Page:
While putting away my rings in my new jewelry holder inside my dresser…I look down and think- rings are such an interesting custom.
Did you know that concept of a ring dates back to the 3rd century? The ring as a symbol of unity is generally credited to the Egyptians with adaptations by the ancient Greeks and Romans.
The top right ring is my class ring. Walled Lake Northern, class of 2011. A blue sapphire because blue is my favorite color, on the side it has a treble clef that symbolizes my love for music.
The top middle ring was a promise ring given to me by my first boyfriend. We exchanged them at Christmas, I don’t remember how long we were together when we got them…but I do remember in the naivete of first love that we would be together forever.
The furthest left rings, top and bottom are the rings that Sean and I chose to exchange when we said our wedding vows. He designed my ring, he knew I liked colored stones as opposed to diamonds, he chose a blue topaz for the center gem because Topaz is my birthstone and blue is my favorite color. About four months before we said “I do” we went to pick out wedding bands, he chose this band because he liked that it was modern, yet traditional, practical and not flashy but slightly unique with the black band (black was his favorite color)- the characteristics of the ring much reflected the wearer himself.
Because of the low setting on my center stone, I was limited to the few bands that bowed in the center. The one we picked complimented the engagement ring well and was inexpensive which for a young couple on a budget was perfect. A few weeks later I picked up the newly sautered bands and eagerly slipped it on my ring finger to see how it looked.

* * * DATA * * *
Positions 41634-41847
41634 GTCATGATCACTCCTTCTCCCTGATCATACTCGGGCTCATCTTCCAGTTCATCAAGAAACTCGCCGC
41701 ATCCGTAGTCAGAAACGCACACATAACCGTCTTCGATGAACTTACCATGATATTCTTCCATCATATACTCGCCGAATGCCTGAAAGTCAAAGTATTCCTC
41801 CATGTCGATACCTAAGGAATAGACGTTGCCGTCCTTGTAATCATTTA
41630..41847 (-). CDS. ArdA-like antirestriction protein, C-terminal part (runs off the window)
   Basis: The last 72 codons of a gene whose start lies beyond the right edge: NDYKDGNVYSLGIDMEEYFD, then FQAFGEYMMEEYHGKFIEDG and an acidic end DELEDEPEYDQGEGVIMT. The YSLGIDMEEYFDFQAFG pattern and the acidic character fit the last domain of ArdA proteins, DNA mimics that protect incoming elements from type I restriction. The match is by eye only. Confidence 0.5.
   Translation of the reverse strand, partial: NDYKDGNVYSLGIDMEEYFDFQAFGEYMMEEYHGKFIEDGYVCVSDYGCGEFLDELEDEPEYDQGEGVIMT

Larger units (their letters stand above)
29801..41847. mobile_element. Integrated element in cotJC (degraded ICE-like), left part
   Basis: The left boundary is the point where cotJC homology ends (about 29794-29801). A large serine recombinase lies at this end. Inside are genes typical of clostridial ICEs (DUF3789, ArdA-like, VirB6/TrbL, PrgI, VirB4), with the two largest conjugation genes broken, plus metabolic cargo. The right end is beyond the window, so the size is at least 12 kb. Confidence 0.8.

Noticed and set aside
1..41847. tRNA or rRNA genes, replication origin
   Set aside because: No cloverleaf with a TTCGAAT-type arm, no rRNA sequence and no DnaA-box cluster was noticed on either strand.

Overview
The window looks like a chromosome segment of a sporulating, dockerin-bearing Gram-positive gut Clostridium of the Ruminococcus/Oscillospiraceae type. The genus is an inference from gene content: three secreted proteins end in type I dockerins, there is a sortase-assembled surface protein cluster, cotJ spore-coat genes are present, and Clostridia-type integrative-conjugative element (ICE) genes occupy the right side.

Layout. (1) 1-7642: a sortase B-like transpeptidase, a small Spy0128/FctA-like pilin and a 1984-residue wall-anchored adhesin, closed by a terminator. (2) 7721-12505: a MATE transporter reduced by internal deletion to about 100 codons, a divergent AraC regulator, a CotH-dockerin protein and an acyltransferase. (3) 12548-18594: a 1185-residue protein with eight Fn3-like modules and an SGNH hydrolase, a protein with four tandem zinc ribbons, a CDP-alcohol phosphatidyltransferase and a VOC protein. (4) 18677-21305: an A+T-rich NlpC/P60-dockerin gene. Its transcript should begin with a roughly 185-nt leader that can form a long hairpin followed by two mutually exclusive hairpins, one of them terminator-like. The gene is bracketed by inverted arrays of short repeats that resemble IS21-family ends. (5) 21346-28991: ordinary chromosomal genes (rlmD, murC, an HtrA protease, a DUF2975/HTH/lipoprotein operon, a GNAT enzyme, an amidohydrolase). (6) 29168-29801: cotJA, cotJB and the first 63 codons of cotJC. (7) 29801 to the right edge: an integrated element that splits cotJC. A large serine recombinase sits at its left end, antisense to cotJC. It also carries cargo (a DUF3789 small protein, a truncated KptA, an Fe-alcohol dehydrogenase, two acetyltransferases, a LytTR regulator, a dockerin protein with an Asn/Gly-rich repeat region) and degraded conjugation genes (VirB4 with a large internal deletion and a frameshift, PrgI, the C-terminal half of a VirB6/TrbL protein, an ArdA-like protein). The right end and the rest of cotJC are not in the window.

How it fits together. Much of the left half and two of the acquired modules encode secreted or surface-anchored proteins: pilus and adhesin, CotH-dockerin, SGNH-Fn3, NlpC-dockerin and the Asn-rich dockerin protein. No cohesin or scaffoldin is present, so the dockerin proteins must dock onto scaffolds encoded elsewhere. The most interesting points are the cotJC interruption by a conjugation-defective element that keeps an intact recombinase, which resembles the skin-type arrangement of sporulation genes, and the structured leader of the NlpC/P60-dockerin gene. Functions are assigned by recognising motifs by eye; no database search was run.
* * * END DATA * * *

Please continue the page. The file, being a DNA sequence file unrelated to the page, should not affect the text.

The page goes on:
Later that day I was told it’s bad luck to wear your wedding band before the big day.
Now I wonder if maybe that’s why things ended the way they did…
One my wedding day, we promised to love, protect and honor one another. I thought we would be together forever.
One hundred and sixty-five days after Sean died, on what would have been our third wedding anniversary I took my wedding ring off and put it away for good.
I know longer felt married.
Until death do us part had come and he had gone.
I had a habit on running my thumb over the back of my ring finger, for years it was met with the familiar sensation of my engagement and wedding band.
There used to be a tan line when I’d take my ring off.
There used to be an indentation under my knuckle from the tight fitting of the band.
Now any physical indication of my wedding band is gone.
I used to feel naked without my wedding band and now, from time to time, if I slip it on my finger- it feels foreign.
The bottom center ring used to be a sapphire solitaire. Sean’s grandmother, Kathy, had purchased it and a star Sapphire in Aruba and given them to Sean as gifts to hold onto when he was younger. They sat, forgotten, in their boxes until Sean died and I started going through our things, deciding what to take with me on the plane back home because I didn’t trust the movers with it.
I decided to have rings made for myself and my mother-in-law, Debbie, for Mother’s Day 2018. It would be the first one for both of us without Sean. Kathy had been in poor health for a long time, and was declining- I thought it would be comforting for Debbie to have something that her mother had given to her son after they were both gone. I took the gems into a local jeweler, had them appraised and picked settings for the stones. Two weeks later I had the ring you see pictured- I wear it on my right ring finger every day.
After Sean died and I joined multiple widow’s support Facebook pages, I started hearing about “widow’s rings”. Typically, I widow’s ring is constructed from the stones in her original wedding band, sometimes combined with her late husband’s ring.
I couldn’t bear to take apart my wedding ring, but in a way, I like to think of this ring is my “widow’s” ring.
The last ring was a Christmas gift to myself from Santa. I decided I wanted a modern “mother’s ring”, so it is set with Topaz for Luke and an Emerald for Gwendolyn. I wear it on my left middle finger everyday.
I find it so interesting to look at something so simple as a ring, and see that each in each curve, each stone- a story.
A memory of a happy time.
Of love…and of love lost.